Wednesday, 13 August 2008
As more details appear on Oslo I am hoping that Microsoft finally releases a true end to end SOA development platform that is productive and supports accepted best practice. Historically, Visual Studio tools, particularly on the web site, have been great for knocking up simple sites quickly but full short on the productivity front when building n-tier applications. Hopefully, the web service tier(s) it creates will be more than a simple re-presentation of the database. One thing that gives me hope is that both Don Box and Chris Sells are involved.
Tuesday, 12 August 2008
After much cajoling from friends I bowed to the pressure and agreed to start a blog to share some of my work, ideas and thoughts - however few and far between they are. I have resisted because I feel that, often, the subject cannot be justified in byte sized chunks and also misinterpretations can be read from print which would not have held as much weight if being delivered in a more interactive forum. A good example of this is this post by Eric Nelson(http://blogs.msdn.com/ericnel/archive/2008/07/25/the-reddit-effect.aspx). Knowing Eric I can see where he is coming from, but also how it can be (mis)read by others. Another reluctance to blog on my part is that, in my opinion, IT is overly testosterone-led with developer A saying why his tribe (using technology X) is better than developer B's tribe (with technology Y) and attempting to be the alpha male rather than providing reasoned arguments. Blogging encourages the sharing of ideas and knowledge because of the feeling of anonymity but exposes you more because you are not necessarily amongst friends.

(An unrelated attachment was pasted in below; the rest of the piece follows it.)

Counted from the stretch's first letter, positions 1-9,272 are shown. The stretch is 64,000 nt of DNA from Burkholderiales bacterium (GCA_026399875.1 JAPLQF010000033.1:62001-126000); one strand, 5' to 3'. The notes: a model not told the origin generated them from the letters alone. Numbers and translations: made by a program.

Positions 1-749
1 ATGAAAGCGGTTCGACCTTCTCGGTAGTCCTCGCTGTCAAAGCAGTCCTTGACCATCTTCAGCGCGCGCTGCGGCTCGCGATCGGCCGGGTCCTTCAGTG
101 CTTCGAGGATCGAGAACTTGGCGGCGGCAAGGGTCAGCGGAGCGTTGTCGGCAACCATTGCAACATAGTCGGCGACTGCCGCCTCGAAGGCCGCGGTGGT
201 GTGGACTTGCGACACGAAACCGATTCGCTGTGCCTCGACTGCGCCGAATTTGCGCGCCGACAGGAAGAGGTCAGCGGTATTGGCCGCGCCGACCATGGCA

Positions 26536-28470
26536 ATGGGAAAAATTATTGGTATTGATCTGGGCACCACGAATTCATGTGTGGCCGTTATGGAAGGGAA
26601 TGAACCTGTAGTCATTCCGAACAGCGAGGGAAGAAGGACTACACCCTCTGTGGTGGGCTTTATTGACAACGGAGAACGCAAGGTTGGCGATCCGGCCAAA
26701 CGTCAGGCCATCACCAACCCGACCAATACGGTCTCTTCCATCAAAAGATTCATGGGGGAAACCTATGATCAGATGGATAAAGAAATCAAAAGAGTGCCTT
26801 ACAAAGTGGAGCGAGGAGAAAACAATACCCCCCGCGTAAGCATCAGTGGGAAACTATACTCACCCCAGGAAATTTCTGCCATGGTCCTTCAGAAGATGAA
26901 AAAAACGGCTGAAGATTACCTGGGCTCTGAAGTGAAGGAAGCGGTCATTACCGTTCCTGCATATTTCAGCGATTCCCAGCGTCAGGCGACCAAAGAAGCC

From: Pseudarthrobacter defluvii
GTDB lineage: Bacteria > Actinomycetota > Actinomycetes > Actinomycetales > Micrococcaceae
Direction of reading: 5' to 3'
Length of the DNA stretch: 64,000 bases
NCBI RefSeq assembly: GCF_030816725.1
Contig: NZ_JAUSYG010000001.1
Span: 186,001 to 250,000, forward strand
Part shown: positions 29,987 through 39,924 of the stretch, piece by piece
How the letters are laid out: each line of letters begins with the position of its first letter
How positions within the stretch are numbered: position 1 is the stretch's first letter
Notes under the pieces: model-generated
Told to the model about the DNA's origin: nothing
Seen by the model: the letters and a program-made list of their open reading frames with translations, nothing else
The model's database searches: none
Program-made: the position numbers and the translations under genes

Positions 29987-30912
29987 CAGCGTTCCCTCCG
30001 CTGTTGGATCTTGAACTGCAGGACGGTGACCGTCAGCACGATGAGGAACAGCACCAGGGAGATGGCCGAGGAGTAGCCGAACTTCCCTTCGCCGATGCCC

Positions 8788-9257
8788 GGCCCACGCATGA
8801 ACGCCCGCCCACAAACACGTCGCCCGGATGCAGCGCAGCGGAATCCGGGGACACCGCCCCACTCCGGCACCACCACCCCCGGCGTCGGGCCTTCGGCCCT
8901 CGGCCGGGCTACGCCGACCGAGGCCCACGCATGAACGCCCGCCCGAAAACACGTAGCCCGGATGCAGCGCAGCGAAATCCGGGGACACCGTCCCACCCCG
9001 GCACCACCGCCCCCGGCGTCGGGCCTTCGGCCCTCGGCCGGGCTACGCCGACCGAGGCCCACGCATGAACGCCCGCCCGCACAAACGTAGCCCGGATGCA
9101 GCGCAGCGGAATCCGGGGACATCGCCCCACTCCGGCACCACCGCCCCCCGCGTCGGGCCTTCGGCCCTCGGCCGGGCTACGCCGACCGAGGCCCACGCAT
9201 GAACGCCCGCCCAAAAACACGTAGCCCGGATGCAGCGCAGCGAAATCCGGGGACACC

Monday, 11 August 2008
When C# was first announced by Microsoft it reminded me, in name at least, of C@ (pronounced 'cat') produced (if my memory serves me correctly) by AT&T. It must be almost 20 years since I saw a whitepaper on it and my memory is quite sketchy. The main feature that I remember is that it was designed to be portable across multiple platforms. I occasionally get reminded of it and attempt to locate any information about it with a couple of quick searches which are probably being flumoxed by containing the '@' symbol. Clearly, it never took off as a language but I would love to get hold of that whitepaper again for old time's sake.